Fukushima Mother Calls at UN Rights Body Hearing for Full Implementation of “Fukushima Recommendations” by the Japanese Government

Mother calls for full implementation of “Fukushima recommendations” at UN rights body hearing
GENEVA, March 19 (Xinhua) — The UN Human Rights Council (HRC) on Monday adopted the Universal Periodic Review (UPR) outcome of Japan, but a mother from the Fukushima area pleaded at the hearing for the Japanese government to take measures to fully implement the “Fukushima recommendations.”
“The Japanese government has been ignoring people who want to avoid radiation,” Akiko Morimatsu, a mother, and evacuee from Koriyama in Fukushima, told the HRC.
Seven years after the meltdown of three reactors at Fukushima Daiichi, owned by Tokyo Electric Power Company (TEPCO) after a massive earthquake hit Japan, the accident is still ongoing, as was recently admitted by Japan’s nuclear regulator, Greenpeace told the HRC.
The NGO said that its radiation investigations in Fukushima recently reported on the high levels of radiation that evacuees will be exposed to if they were to return to their homes.
It said this will pose an unacceptable risk for 40-100 years or more depending on the level of contamination.
At the UPR the Japanese government accepted UN recommendations to provide essential financial, housing and medical support for self-evacuees.
Yet in 2017 the government removed as many as 29,000 Fukushima citizens from the official record as self-evacuees and terminated housing support, said Greenpeace.
Morimatsu, is one of those who was “disappeared by the government,” said Greenpeace.
“I thank United Nation member states for defending the rights of Fukushima citizens and I call on you to continue to help all the victims and evacuees of nuclear disasters and to protect the people of Fukushima and East Japan, especially children, from radiation exposure,” said Morimatsu.
Fukushima evacuee asks for support at UN
A Japanese woman who evacuated Fukushima after the 2011 nuclear accident has called for international support at the United Nations Human Rights Council.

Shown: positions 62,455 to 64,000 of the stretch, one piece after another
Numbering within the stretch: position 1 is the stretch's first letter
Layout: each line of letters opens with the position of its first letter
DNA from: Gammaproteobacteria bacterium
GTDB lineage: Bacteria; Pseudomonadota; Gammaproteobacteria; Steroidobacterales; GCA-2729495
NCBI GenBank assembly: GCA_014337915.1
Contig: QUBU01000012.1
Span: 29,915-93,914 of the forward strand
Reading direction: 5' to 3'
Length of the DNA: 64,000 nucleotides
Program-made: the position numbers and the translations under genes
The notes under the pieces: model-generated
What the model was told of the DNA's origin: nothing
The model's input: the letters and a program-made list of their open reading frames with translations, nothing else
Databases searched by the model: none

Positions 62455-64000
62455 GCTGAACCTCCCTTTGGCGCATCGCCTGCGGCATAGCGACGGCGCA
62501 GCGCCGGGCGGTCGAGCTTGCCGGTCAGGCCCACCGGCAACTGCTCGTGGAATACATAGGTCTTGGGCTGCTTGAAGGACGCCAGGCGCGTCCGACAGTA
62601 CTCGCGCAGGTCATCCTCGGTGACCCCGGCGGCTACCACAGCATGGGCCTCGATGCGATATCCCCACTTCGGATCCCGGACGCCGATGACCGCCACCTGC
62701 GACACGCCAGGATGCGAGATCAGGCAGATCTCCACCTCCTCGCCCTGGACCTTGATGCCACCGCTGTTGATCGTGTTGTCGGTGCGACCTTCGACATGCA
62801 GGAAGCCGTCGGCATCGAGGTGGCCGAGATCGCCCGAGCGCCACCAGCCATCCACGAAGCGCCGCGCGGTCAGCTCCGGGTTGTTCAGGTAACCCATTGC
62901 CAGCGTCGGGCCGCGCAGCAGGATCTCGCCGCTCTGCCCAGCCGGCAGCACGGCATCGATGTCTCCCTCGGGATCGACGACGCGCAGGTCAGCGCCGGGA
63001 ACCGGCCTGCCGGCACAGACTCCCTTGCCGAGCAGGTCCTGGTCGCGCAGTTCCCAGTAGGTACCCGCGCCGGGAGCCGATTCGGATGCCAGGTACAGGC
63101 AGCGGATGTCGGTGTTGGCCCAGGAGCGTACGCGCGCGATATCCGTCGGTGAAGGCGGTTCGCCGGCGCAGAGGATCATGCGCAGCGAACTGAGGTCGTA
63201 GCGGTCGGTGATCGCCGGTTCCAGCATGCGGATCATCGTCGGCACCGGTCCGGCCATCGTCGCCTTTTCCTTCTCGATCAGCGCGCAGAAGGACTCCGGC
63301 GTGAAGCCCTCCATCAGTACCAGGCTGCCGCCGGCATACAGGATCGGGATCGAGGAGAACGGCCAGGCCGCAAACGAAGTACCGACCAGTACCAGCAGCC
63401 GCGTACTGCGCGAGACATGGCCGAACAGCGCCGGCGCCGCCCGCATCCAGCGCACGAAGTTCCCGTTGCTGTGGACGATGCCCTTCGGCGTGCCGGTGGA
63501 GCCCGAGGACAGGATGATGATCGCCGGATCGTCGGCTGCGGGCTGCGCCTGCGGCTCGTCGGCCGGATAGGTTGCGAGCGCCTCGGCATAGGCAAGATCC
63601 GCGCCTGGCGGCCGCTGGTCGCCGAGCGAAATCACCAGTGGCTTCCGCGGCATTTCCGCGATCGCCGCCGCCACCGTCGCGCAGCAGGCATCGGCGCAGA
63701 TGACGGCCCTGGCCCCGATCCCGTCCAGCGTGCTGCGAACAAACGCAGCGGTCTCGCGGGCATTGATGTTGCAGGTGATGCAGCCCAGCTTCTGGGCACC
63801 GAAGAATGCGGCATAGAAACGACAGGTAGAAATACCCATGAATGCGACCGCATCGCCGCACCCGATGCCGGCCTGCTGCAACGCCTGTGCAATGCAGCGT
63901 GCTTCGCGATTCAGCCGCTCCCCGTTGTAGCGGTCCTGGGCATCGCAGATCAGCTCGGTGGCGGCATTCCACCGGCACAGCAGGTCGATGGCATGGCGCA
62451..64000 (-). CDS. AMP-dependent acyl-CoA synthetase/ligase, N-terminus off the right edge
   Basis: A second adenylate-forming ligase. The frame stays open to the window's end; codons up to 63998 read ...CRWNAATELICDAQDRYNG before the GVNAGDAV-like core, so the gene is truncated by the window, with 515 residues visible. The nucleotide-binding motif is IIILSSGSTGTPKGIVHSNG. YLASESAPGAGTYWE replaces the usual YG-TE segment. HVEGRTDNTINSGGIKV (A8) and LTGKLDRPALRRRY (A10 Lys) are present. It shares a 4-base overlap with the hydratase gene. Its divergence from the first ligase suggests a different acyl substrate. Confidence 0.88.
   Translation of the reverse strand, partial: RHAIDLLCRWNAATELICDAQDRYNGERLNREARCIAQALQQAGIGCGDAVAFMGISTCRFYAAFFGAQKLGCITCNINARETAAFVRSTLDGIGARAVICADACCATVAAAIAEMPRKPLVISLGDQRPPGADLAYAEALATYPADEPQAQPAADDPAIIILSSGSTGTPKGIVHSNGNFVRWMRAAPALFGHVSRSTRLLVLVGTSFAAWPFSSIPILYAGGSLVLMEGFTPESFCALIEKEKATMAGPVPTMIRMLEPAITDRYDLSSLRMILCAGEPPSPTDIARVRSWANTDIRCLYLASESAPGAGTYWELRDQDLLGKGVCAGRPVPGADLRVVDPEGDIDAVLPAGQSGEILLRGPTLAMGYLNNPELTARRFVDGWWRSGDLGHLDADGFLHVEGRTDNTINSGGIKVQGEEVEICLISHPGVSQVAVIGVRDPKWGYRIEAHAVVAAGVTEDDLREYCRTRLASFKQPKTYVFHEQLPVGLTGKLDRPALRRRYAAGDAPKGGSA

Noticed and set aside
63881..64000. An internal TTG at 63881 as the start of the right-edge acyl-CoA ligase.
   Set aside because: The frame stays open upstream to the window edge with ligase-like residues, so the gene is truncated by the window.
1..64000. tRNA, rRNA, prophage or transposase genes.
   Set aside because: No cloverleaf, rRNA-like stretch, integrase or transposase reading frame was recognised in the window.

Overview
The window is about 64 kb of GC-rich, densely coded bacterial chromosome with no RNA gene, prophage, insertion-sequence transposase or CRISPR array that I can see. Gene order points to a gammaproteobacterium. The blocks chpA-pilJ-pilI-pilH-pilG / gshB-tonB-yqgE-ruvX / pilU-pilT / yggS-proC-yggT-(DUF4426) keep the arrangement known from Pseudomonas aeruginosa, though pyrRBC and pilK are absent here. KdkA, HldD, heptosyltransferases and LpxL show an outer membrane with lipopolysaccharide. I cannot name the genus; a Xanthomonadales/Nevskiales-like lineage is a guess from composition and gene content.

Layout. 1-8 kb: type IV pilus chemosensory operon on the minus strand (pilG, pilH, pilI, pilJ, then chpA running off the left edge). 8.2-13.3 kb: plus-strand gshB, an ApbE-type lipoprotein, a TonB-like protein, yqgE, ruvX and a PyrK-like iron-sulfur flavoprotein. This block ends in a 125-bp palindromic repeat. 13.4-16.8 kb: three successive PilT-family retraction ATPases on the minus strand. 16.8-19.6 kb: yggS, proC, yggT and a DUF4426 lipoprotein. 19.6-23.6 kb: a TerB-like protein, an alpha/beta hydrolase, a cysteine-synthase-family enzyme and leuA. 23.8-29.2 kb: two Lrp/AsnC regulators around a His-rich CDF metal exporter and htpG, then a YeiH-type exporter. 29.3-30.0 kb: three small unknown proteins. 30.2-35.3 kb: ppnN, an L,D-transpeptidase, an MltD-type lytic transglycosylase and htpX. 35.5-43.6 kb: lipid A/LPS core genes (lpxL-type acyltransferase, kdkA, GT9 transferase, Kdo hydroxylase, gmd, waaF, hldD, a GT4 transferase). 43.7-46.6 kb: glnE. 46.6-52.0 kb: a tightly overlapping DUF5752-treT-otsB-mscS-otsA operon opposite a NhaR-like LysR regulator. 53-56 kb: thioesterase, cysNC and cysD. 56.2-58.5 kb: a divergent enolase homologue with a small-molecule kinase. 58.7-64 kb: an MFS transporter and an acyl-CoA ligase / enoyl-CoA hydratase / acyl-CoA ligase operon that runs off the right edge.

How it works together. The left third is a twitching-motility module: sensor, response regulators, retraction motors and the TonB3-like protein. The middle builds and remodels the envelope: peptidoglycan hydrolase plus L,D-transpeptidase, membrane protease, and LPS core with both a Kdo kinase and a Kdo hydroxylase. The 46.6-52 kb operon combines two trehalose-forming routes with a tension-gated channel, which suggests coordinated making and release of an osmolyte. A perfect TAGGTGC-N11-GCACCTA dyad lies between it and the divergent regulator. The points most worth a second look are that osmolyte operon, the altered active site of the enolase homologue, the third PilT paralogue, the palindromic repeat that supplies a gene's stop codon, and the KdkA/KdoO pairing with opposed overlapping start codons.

Akiko Morimatsu delivered a speech at the Council in Geneva on Monday. She moved to Osaka with her 2 children after the accident.
Morimatsu criticized the Japanese government for focusing only on policies that encourage former residents to return to the affected areas.
She called on the international community for support to protect children from further radiation exposure.
A Japanese official said the government will do all it can to expedite reconstruction, keeping in mind that those affected still face difficulty in their daily lives.
The Human Rights Council recommended last November that Japan should continue to support affected residents and voluntary evacuees, in line with requests from Germany and other member states.
The Japanese government says it accepts Council recommendations related to the accident. But it also says it has been providing necessary support in accordance with laws.

A message from Ms. Akiko Morimatsu, an evacuee from Fukushima

Ms. Akiko Morimatsu, an evacuee from Fukushima, sent a message to citizens who live near a nuclear power plant.
“–What is the hardest thing for you, seven years after the evacuation?
The hardest thing is being exposed to low-level radiation. It does not cause any immediate symptoms. It has no color and no odor. It does not cause pain; you do not feel hot or itchy. If you could feel the effects of nuclear exposure, it would be lethal. In Fukushima, when you are facing a low-level radiation exposure, none of the five senses can detect it. Therefore, it’s possible to get the impression that you are not affected by radioactivity while there.
According to the logic of those who want to operate nuclear power plants, there is nothing to worry about. These people are taking advantage of the fact that we cannot see radioactivity. It’s not right. In Fukushima, we’ve started to experience cases of thyroid cancer and other health issues, including unknown illnesses.”


“There is a reality that many residents in Japan continue to live away from their homes to avoid radioactivity in contaminated areas due to the nuclear accident.
In this country, there are many so-called “mother-child evacuees” where mothers have evacuated without their husbands to protect their children. However, the Japanese government does not keep the accurate number nor the situation of those evacuees, and continues to promote policies to lift evacuation orders for areas near the Fukushima Daiichi nuclear power plant and encourages residents to return there.
A lesson from Hiroshima, Nagasaki, and Fukushima is that we should not create any more nuclear disasters or nuclear victims. It is a fundamental human right to live free from radiation exposure and to have the right to health, which are directly related to people’s lives and health that needed to be respected the most.”

Northern Japan court rejects lawsuit against construction of Ohma nuclear plant

higashidori, aomori NPP
Japan court rejects lawsuit against construction of nuclear plant
A court in northern Japan on Monday rejected a lawsuit to halt construction of a nuclear plant, said the company building the facility, Electric Power Development Co (J-Power).